2007 Archive Edition - See the Archive Notice on the Project Homepage for more information.
Monophysitism was a movement originating out of the Christological disputes of the fifth century. It affirmed that the divine person of Christ took over his human nature so that the human nature no longer existed. This belief, eventually condemned as heresy, finds its origin in the ideas of the Syrian bishop Apollinaris of Laodicea (c 310-390 CE). Cyril of Alexandria (412-444) and his successor Dioscorus (444-451) helped to spread this belief in one-nature Christology. The "Robber Synod" of Ephesus (449), under Dioscorus, upheld the belief in "one nature after the union." However, the Council of Chalcedon (451) reversed almost all of the decisions made at Ephesus. The Monophysites rejected Chalcedon's decision and for the next century, imperial rulers, like Zeno (474-491) and Justinian I (527-565) tried in vain to pacify them. At the same time leaders of the movement, of which Severus of Antioch (465-538) was the most important, were building a solid foundation. The final stand against the Monophysites was probably the Second Council of Constantinople (533). Yet, this council did not foresee future problems, for example, seventh century Monothelititism, which proposed that Christ had two natures but only a single divine will.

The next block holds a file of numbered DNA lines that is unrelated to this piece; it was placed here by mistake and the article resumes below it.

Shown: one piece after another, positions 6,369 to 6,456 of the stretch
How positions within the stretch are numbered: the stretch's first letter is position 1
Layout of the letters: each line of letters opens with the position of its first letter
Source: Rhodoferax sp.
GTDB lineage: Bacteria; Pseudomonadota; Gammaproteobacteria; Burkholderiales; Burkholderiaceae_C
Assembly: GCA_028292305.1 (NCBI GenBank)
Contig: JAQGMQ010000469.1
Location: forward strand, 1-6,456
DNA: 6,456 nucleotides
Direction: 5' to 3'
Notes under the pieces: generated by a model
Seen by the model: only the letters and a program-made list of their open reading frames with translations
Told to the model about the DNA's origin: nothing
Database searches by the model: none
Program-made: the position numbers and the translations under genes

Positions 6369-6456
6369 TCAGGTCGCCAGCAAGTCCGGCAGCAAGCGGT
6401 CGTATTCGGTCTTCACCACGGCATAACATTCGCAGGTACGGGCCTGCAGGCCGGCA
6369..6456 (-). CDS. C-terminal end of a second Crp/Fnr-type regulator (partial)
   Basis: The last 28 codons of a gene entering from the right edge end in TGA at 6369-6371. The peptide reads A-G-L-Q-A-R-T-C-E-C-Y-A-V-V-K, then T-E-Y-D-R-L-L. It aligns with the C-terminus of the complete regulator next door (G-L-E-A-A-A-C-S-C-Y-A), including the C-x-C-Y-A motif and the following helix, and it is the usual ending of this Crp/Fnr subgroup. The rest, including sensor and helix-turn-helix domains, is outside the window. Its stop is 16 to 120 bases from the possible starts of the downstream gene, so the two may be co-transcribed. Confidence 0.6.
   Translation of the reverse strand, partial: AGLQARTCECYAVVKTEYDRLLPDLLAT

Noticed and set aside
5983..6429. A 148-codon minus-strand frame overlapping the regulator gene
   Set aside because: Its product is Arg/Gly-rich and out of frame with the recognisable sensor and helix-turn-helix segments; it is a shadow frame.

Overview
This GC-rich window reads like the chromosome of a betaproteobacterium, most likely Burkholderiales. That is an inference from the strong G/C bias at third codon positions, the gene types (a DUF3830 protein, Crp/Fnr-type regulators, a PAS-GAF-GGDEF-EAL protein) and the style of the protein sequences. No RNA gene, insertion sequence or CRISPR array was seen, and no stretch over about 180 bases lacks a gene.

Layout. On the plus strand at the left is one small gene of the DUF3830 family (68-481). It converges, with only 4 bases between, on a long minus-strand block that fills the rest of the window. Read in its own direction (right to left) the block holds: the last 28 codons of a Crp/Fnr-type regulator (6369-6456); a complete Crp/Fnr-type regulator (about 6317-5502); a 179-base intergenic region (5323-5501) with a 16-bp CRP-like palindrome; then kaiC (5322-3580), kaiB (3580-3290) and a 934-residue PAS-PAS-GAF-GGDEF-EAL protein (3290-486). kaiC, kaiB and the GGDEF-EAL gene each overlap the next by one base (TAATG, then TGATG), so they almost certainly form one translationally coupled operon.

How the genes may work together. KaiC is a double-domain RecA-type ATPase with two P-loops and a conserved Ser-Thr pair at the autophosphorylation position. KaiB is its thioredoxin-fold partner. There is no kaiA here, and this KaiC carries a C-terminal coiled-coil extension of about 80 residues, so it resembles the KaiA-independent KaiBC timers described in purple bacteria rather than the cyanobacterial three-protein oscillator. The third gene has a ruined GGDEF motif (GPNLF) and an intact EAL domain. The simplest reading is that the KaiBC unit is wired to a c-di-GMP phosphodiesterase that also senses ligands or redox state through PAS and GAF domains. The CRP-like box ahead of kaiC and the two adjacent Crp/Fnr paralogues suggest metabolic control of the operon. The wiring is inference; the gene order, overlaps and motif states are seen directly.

Elise M. Bender
including the header and this copyright notice, remain intact.